“Across the years of the war in Vietnam, the AP photographers saw more combat than any general,” Hamill writes in his introduction. “This book shows how good they were. As a young reporter, I had learned much from photographers about how to see, not merely look. From Vietnam, photographers taught the world how to see the war. Say the word ‘Vietnam’ today to most people of a certain age; the image that rises is usually a photograph. An AP photograph.”
AP say: To cover the Vietnam War, the Associated Press gathered an extraordinary group of superb photojournalists in its Saigon bureau, creating one of the great photographic legacies of the 20th century.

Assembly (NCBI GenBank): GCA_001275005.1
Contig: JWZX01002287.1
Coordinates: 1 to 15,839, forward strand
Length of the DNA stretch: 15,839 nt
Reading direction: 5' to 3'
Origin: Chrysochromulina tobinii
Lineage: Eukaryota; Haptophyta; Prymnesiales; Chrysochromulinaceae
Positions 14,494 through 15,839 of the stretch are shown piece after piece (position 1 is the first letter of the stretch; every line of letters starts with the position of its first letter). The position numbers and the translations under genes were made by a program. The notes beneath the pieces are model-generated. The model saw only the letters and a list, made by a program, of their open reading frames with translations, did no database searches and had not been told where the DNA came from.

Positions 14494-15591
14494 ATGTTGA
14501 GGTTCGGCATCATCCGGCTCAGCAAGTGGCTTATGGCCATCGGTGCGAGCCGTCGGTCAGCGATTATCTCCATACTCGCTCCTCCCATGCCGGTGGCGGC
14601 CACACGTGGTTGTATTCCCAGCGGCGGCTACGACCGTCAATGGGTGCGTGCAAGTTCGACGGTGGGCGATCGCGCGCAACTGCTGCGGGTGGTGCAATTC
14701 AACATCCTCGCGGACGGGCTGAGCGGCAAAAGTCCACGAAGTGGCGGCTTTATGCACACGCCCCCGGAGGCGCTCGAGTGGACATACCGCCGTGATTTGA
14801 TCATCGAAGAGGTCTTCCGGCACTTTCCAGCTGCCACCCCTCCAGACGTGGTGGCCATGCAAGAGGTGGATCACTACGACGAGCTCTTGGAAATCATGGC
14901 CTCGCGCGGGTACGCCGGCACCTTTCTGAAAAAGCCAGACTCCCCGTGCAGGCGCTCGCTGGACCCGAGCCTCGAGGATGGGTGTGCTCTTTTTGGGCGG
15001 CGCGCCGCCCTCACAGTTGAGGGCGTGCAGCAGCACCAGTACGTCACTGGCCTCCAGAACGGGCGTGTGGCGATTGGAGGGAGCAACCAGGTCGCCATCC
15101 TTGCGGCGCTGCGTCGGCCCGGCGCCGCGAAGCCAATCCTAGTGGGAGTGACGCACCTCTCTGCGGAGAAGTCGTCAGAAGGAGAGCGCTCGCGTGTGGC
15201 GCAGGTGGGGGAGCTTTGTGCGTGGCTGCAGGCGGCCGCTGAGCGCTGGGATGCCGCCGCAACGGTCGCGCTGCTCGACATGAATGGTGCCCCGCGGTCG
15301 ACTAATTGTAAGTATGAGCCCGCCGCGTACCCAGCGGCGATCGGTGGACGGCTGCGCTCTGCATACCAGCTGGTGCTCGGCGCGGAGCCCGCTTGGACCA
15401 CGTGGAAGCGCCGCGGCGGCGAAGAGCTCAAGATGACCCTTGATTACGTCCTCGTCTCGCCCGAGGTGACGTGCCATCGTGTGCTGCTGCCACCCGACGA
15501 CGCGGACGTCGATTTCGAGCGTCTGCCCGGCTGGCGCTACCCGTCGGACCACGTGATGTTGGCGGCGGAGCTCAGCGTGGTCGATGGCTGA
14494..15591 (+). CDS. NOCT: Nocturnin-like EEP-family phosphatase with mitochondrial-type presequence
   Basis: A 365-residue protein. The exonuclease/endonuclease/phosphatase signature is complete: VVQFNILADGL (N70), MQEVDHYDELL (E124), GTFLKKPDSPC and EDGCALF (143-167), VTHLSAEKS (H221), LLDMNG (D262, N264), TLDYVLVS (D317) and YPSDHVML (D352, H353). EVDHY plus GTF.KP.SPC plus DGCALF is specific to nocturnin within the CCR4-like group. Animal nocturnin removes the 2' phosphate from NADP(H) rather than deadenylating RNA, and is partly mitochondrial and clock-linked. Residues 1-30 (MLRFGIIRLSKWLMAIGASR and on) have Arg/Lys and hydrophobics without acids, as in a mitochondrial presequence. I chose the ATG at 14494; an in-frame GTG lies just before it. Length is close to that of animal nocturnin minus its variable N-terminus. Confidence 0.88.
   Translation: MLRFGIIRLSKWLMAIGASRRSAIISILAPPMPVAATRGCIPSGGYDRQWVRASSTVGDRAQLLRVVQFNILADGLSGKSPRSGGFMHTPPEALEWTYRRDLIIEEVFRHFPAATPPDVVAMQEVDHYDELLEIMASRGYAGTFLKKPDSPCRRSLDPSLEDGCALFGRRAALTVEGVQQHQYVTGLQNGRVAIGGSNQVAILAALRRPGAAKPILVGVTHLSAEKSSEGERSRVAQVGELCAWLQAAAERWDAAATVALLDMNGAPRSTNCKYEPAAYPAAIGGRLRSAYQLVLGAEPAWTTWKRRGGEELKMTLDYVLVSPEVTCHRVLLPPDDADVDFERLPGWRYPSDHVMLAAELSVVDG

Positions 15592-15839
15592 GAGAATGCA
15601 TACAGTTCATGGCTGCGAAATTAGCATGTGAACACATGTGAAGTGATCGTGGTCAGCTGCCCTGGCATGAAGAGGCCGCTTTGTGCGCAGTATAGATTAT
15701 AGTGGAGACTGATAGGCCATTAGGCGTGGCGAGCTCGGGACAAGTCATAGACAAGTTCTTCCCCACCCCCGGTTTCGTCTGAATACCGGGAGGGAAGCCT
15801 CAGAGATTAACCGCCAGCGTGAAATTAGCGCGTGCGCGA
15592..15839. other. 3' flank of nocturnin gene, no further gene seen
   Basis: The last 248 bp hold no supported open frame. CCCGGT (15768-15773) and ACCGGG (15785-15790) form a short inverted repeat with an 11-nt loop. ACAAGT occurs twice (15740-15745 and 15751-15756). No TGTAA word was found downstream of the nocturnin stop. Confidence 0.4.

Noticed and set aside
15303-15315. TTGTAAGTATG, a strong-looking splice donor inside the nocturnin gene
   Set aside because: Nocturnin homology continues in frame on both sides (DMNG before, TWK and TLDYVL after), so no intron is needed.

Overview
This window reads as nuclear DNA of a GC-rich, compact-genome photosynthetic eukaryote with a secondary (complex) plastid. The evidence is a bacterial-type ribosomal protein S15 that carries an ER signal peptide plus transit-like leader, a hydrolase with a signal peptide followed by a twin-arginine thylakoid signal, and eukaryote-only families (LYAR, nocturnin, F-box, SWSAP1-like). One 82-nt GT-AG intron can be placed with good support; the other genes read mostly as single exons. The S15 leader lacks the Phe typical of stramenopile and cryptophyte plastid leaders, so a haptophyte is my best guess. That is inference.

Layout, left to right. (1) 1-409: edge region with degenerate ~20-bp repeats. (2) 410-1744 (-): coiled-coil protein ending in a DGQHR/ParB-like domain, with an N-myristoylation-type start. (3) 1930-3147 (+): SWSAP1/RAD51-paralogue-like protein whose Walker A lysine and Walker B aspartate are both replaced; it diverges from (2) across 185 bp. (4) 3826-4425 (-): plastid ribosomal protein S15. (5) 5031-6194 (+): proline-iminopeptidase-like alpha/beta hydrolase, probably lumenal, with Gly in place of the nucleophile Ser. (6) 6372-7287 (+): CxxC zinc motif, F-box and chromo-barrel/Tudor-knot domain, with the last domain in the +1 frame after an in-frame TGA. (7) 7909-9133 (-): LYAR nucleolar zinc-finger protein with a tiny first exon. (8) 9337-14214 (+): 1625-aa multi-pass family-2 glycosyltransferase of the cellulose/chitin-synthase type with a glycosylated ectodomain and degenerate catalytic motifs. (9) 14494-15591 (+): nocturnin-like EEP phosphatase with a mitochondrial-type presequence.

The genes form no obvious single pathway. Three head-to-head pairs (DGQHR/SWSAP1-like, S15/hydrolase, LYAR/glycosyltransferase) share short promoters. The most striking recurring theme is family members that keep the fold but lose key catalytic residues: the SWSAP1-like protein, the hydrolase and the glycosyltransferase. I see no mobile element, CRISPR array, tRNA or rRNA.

From Malcolm Browne’s photograph of the burning monk to Nick Ut’s picture of a 9-year-old running from a napalm attack to Eddie Adams’ photograph of the execution of a Viet Cong prisoner, this book contains the pictures that both recorded and made history, taken by unbelievably courageous photojournalists. In a moving essay, writer Pete Hamill, who reported from Vietnam in 1965, celebrates their achievement.
“Vietnam: The Real War” features more than 50 photojournalists, including Eddie Adams, Horst Faas, Henri Huet, Nick Ut and Dang Van Phuoc, and highlights the work of such distinguished war correspondents as Peter Arnett, Malcolm Browne and Seymour Topping. A chronological text that is woven throughout places their work in historical context.
“Vietnam: The Real War” (Abrams; Oct. 1, 2013; 304 pages; 300 photographs; US $40.00)
We’ll let you know what the book is like when we get our review copy